Robert Benchley, of Algonquin Round Table fame, once claimed that there are two kinds of people in the world–those that divide the world into two groups, and those that don’t. In the spirit of Mr. Benchley’s dichotomous claim, here’s one from Anthony Tommasini’s New York Times review of the Boston Symphony:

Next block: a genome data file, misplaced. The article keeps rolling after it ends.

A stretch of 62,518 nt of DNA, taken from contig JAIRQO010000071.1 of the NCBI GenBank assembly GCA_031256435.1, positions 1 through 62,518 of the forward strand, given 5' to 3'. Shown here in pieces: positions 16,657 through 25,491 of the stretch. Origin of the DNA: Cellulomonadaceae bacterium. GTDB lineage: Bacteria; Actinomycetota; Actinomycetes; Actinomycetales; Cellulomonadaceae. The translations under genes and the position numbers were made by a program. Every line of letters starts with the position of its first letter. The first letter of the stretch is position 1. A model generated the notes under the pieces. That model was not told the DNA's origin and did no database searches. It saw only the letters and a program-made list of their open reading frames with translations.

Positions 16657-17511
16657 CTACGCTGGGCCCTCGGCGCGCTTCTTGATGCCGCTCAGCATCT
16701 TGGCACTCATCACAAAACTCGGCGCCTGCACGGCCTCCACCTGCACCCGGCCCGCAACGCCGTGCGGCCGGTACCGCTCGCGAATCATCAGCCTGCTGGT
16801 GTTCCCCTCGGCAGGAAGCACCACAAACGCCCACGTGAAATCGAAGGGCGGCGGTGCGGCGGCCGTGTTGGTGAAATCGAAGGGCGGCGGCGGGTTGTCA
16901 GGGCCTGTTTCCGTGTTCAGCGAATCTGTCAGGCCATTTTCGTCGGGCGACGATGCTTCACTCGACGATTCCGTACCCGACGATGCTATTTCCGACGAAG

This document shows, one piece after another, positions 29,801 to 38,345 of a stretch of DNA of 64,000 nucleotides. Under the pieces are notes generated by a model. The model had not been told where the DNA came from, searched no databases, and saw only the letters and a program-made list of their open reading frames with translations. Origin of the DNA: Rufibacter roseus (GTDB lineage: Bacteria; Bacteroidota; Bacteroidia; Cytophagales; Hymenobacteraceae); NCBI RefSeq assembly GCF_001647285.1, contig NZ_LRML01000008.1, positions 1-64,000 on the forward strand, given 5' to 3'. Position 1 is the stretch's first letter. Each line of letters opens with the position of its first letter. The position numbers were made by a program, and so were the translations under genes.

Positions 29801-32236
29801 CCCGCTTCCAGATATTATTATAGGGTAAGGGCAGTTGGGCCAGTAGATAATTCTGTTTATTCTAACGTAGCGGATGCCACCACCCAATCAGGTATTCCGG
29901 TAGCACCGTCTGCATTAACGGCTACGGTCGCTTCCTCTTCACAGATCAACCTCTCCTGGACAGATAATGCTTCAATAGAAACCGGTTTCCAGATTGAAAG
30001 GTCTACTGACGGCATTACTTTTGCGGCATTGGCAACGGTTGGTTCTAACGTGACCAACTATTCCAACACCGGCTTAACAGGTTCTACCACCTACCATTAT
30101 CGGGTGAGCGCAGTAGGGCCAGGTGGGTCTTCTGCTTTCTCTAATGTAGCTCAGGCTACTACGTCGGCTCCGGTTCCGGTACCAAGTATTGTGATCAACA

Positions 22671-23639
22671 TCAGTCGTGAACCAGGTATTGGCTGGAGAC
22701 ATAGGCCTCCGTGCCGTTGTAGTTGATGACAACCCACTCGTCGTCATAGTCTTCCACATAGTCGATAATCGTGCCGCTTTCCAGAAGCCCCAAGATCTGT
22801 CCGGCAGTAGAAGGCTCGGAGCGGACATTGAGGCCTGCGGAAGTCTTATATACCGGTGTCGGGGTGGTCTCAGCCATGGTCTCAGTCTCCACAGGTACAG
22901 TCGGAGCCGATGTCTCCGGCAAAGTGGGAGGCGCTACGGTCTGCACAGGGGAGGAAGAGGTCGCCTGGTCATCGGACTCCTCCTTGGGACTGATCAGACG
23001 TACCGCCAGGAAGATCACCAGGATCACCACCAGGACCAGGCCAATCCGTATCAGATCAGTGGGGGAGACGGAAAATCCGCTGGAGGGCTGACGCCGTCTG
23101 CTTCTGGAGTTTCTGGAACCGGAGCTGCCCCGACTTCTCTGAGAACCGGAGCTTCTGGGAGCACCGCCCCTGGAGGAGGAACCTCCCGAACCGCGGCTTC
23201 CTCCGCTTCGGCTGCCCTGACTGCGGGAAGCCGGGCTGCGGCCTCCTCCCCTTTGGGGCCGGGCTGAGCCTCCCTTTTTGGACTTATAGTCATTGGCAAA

The composer Ned Rorem maintains that everything and everyone falls into either French or German aesthetic camps. The French aesthetic favors lightness, texture and surface beauty; the German is concerned with rigor, depth and structure.

This is provocative to consider this in regard to the visual arts as well. Matisse is definitely French. Jackson Pollock too. But what about Rothko? Richter? Marden?